During all treks meals will be arranged on the spot, in local restaurants and at home in local villages along the way. The meals are prepared by our cooks, the local guide or by the local host. Our cooks are well trained to prepare and serve food hygienically and they cook a variety of local delicacies. Sometimes this may include the slaughter of a chicken, duck or pig. We sometimes have the chance to bring western food, and snacks from Hanoi for breakfast and picnics along the way, and coffee and tea are available in abundance. Our cooks make a special effort to provide as much variety as possible. The porters give necessary assistance on the spot.
There are many shops and villages that have bottled water for sale. On remote trekking tours, we buy a sufficient supply of water for the next couple of days. We recommend bringing some water purifying tablets.
Comfortable lightweight clothing in natural fabrics such as cotton is most suitable for travelling in Vietnam. The dress code is fairly casual as in most parts of the tropics but it is advisable to cover arms and legs in the evenings against biting insects. A lightweight raincoat is a good idea in the rainy season. During the winter months warm clothing is needed for visiting the north of Vietnam. Visitors should not wear shorts, short skirts or other skimpy clothing when visiting religious buildings such as pagoda, temple, communal house and shoes should be removed before entering a private home.
What you take will naturally depend upon where you are travelling and the style of journey you are undertaking, and it can often be difficult to decide what to pack. Nevertheless, the following should act as a useful checklist of essential items worth thinking about taking.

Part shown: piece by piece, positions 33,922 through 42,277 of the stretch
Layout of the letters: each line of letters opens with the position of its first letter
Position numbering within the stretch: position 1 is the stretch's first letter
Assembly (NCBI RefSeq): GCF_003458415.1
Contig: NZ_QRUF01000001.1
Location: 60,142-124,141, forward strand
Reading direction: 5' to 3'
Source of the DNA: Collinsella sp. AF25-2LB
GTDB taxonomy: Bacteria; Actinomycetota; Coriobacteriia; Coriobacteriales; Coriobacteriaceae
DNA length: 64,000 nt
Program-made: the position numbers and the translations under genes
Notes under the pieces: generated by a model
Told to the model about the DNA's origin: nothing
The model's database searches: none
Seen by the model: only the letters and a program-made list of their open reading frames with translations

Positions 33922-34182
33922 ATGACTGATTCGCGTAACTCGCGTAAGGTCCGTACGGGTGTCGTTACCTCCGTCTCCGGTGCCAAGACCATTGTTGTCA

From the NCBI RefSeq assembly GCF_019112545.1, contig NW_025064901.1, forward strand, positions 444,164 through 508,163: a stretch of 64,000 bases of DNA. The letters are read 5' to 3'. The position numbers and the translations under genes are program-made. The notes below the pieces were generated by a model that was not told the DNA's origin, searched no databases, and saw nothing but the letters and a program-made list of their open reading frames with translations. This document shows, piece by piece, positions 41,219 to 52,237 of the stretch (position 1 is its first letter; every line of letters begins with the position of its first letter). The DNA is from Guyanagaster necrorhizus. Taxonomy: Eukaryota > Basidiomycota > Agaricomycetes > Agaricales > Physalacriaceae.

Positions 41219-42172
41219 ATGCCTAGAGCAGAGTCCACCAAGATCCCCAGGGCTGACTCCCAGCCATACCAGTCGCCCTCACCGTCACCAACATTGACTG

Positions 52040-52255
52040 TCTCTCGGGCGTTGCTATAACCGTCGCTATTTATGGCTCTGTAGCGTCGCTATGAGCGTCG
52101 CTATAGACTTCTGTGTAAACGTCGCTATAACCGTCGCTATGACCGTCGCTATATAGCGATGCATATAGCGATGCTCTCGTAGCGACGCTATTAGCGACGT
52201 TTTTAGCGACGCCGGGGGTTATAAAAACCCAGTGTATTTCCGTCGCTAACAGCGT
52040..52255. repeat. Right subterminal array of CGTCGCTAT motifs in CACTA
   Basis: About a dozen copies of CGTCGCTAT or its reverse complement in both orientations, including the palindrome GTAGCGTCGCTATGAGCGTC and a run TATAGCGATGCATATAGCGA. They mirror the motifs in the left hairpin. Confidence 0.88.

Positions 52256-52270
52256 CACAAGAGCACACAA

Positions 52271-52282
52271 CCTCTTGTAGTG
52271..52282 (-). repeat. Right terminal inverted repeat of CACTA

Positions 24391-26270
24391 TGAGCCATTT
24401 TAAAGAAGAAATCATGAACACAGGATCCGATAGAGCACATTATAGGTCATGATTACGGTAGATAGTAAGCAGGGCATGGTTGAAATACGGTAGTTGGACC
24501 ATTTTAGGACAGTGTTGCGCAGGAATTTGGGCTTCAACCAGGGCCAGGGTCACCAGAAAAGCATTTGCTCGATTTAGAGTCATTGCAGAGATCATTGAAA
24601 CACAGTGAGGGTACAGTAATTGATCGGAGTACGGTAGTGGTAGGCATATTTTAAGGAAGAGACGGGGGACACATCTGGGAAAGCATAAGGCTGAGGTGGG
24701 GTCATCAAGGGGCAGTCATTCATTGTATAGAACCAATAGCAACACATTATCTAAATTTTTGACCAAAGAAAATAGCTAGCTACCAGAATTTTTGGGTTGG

- 1 medium-sized backpack.
- Comfortable walking shoes with good grip
- 1 long (easy to dry) pants and 1 long sleeved shirt to wear during the trek (easy to dry).
- 1 pair of flip flop (sandals).
- 1 pair of shorts and T-shirt to wear at camp site (2 if you do 4-day trek).
- 1 medium-sized towel.
- 1 medium-sized dry bag.
- Hiking poles/walking sticks
We strongly believe that Responsible Tourism can support to local communities: proving incomes,positive cultural exchanges and an incentive to protect natural environment. We recognize that there is always space for improvement. We continually strive to narrow the gap between principle and practice.
We have been turning environmentally responsible tourism into practices to minimize tourist impact upon the local habitat. From biodegradable soaps to re – usable water containers, we provide clients with the best information and mean to help them identify and implement effective ways to positive protect local nature and communities. It is a vital criteria that can be passed on and abided by all, long after the trip ended.
Prior to our tours, we contact and work with local community leaders to make sure we are welcome and in a manner that minimizes negative social and cultural impacts. We visit local development and community projects specific to the region, encouraging customers to donate and assist such a projects in appropriate and sustainable manner.
Where make sure that where and whenever possible our tours positively benefit the local community. We stayed at locally owned accommodation and visit cottage industries for local handicraft souvenir, generating income for local business. We often employ, hire support team such as local guide, motor-taxi drivers, cook assistants on all trips to ensure that the local community benefit not only short term but with increased employment opportunities for the future.